Manchester has some great restaurants, but if you are in the over-30 crowd, after-dinner entertainment options are limited. There are clubs like Drynk and ManchVegas, if you don’t mind fighting your way through a room full of twerking 20-somethings. (And believe me, some of my 30-something friends don’t mind that at all.) But personally, when I go into those places, I feel like my outfit, demeanor, and dance moves scream, “I’d rather be wearing mom jeans!”
I just don’t fit in.
Rhonda Mumpini understands the Queen City needs a niche for my age group, and last week she gave me a sneak peek into a new place she is helping to open, called Zaboo, at 24 Depot St.
“You’ll fit right in here,” she promised.
The former Social 24 (one of those 20-something clubs) is now a dueling piano bar and restaurant featuring progressive cuisine. It’s designed to attract the 35-to-55 age bracket, and I think it’s going to work.
I wasn’t the only one to lament the closing of Boynton’s Tap Room, which held regular Dueling Piano nights in the Millyard. Mumpini, Zaboo’s brand representative, said it will be open to the public Wednesday through Saturday nights, and feature live music, including dueling pianos, beginning around 9:30 p.m. Lunch will be served Tuesday through Friday.
The Zaboo menu sounds delicious, with unusual offerings such as spaghetti and meatball on a stick, boxes of specially prepared chicken wings, and quinoa salads. Many items are gluten-free or gluten sensitive.
A main bar in the center of the renovated space features dozens of beers, including one brewed just for the restaurant called Zaboo, of course. A second bar for martinis is in a separate area.
The space still sports the large screens used by Social 24. Mumpini said the screens and other television monitors around the bar will be used to give guests sitting away from the stage a better view of the entertainment. They will also be used to show major sporting events.
An official grand opening is scheduled for Thursday, Aug. 14.
Visit www.zaboo.us for more information.
Clang, clang, clang went the trolley
The trolleys didn’t actually clang, but last Thursday’s Open Doors Manchester trolley ride through downtown gave us a small taste of what the streetcar days may have been like in the Queen City.
The free event, held a couple of times a year, let us hop on and off trolleys at various arts and cultural stops in the downtown area. We were lucky to arrive at SEE Science Center just as one trolley was boarding. We enjoyed the ride along several stops, accompanied by Millyard Museum Director Jeff Barraclough, who welcomed each new group onto the trolley and shared information about each stop.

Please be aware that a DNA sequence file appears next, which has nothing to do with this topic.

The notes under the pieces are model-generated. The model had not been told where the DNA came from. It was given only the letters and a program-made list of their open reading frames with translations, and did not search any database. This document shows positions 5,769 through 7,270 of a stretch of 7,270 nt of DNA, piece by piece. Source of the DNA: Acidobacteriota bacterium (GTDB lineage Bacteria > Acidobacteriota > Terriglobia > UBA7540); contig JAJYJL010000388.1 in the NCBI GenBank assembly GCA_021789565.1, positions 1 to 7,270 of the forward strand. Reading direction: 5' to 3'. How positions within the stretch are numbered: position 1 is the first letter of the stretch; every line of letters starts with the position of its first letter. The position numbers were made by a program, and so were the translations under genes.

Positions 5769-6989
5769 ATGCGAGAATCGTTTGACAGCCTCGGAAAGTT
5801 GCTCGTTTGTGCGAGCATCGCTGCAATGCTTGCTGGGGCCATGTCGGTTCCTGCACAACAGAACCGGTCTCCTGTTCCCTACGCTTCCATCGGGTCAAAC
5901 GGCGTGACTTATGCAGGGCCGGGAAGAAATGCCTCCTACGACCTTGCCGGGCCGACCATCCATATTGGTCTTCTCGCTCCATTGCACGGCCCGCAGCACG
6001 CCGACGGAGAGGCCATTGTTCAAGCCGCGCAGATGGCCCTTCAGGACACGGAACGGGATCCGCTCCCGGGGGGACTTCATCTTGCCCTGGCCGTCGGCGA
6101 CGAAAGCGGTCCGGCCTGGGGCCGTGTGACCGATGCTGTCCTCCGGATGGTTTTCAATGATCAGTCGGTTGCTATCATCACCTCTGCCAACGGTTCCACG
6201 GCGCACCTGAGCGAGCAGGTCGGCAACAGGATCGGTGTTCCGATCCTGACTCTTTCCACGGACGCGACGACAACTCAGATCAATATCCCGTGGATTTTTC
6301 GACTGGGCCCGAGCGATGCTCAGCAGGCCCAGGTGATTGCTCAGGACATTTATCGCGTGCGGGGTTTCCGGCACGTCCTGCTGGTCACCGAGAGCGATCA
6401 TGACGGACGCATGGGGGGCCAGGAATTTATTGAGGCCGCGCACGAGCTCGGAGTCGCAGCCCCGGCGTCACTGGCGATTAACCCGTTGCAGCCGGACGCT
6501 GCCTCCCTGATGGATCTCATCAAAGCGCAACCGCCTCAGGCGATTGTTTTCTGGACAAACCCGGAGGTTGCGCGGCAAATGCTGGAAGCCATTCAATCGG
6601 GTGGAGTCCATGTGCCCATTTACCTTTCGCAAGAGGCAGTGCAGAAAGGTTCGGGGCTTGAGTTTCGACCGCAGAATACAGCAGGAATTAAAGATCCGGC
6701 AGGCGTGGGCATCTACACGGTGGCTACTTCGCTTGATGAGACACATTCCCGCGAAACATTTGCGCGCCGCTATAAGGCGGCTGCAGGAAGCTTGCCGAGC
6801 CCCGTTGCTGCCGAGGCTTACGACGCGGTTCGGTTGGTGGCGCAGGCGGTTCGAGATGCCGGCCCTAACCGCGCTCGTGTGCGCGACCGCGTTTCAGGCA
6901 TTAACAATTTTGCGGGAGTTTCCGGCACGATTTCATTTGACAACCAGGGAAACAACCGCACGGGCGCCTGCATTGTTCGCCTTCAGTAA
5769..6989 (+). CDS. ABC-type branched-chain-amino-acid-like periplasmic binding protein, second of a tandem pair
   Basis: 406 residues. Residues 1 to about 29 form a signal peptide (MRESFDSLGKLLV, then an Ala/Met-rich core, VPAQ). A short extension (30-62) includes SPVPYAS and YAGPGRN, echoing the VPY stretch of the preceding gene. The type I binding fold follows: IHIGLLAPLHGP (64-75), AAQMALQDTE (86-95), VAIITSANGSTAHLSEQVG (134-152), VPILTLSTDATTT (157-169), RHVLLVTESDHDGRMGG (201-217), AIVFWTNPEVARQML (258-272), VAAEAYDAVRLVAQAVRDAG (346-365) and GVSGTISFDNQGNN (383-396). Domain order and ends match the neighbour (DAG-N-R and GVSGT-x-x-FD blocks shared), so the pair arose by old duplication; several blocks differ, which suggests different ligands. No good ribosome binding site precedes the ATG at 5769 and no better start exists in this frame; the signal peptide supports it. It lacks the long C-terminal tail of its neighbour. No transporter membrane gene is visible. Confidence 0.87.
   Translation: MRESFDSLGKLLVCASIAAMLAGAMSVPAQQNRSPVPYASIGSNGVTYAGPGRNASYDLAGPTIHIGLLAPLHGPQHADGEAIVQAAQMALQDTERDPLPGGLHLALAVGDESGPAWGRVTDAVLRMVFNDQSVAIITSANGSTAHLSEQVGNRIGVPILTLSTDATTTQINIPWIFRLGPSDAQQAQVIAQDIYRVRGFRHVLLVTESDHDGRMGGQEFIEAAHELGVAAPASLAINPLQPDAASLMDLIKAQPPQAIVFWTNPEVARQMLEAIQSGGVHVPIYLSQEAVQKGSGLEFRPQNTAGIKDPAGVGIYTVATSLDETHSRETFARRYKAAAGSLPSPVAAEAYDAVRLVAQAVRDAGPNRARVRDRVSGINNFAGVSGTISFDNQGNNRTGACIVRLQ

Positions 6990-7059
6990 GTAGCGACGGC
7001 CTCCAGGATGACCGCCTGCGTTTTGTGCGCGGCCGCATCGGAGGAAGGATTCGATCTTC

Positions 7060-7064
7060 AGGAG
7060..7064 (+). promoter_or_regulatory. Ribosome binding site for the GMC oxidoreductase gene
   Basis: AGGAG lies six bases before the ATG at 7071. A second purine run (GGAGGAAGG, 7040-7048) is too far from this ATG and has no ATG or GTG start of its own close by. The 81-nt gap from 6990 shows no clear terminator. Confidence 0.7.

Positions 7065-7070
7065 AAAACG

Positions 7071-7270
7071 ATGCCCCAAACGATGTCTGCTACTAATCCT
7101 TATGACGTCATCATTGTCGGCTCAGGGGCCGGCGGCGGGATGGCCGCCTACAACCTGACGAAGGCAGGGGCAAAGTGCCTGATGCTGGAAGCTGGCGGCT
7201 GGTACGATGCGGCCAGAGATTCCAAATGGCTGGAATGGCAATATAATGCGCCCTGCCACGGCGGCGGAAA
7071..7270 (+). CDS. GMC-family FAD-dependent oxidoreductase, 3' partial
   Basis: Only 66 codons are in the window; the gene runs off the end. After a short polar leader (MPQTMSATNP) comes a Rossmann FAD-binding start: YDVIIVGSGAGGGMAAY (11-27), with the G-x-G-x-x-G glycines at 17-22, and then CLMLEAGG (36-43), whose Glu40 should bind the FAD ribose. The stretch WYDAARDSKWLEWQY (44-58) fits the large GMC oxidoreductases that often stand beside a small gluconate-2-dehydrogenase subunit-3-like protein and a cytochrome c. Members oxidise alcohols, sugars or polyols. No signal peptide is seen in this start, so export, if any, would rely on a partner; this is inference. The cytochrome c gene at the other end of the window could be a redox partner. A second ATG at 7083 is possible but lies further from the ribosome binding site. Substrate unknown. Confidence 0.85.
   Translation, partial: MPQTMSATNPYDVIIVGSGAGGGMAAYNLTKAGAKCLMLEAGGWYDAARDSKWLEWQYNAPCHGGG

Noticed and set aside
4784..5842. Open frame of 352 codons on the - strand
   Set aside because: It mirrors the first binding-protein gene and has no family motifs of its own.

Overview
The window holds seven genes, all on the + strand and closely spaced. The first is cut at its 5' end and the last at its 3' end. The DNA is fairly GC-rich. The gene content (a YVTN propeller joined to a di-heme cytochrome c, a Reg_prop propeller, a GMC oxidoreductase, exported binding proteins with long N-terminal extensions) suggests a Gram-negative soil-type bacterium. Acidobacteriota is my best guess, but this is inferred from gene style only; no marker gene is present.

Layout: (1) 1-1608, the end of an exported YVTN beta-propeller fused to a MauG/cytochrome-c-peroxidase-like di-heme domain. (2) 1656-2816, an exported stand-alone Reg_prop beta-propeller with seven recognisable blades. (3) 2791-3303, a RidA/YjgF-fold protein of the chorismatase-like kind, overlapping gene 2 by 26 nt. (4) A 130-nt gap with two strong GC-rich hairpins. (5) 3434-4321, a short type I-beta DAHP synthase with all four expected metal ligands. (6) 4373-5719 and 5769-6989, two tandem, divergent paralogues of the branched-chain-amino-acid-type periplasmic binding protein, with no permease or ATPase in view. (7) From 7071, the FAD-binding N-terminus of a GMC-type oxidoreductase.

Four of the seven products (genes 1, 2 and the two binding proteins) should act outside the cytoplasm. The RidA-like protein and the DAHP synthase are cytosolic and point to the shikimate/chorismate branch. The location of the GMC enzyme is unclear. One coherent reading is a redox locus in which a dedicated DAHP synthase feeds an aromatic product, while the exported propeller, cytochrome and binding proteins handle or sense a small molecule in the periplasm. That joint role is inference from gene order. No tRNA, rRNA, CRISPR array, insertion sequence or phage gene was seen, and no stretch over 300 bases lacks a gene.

We eventually got off at City Hall Plaza to hear the Manchester Community Music School’s Summer Band play a few Beatles tunes and a medley from the Disney hit “Frozen.” It was nice to see Billie Tooley, the new director of the music school, there supporting the band. The music was a wonderful backdrop to a beautiful summer evening.
I am sure it is no small effort for the folks at Majestic Theatre to put on this event three times a year, and get each venue to offer free admission or special attractions that night. Kudos to everyone involved for making it happen.
Power of the parks
Looking for an adventure close to home? On a recent Sunday trip to Bear Brook State Park in Allenstown, my family and I were thrilled to find Student Conservation Association interpretive ranger Claire Delbecq running a program called “Caught on Pond’s Edge.”
We were each given nets to catch creatures from Catamount Pond and then have Delbecq identify them. Not to brag, but I was an expert catcher, yielding a small pike, a newt and a water snake.
Delbecq is from Seattle and has been living with other SCA rangers at Bear Brook since January. She is one of more than 4,000 volunteers working in national, state and local parks, forests and refuges across the country as part of the SCA this summer. Delbecq offers the “Caught on Pond’s Edge” program every Sunday from 2 to 4 p.m. She also runs other programs at the Bear Brook State Park campground area Wednesday through Sunday.
All programs are free with paid admission to the park, which is $4 for adults and $2 for children 5 to 11. Bear Brook also has a nice little beach, canoe rentals, a small store and a beautiful playground. For more information, visit www.nhstateparks.org and click on What’s Happening to find a link to the Bear Brook page.
NH365.org Events of the Week
We are in the midst of our brief summer here in New Hampshire, so don’t miss out on your opportunity to catch some outdoor entertainment. There are many free local options listed on NH365.org this week, so pack up your lawn chairs and picnics and head outside.
Kids will enjoy Steve Blunt’s songs and stories outside the Manchester City Library (aka Carpenter Memorial Library) Thursday starting at 6 p.m.
Also on Thursday, the high-energy, five-piece string band called Rockspring will play a mix of bluegrass, classic rock and folk music at Veterans Park. The show starts at 7 p.m.
Sunday afternoon, Annie & the Orphans will play 50s, 60s and 70s rock and roll in Stark Park beginning at 2 p.m. These Sunday afternoon shows have been very well-attended. Arrive early to get a good parking spot.
If you have an interesting item for Scene in Manchester, write to Scene@UnionLeader.com.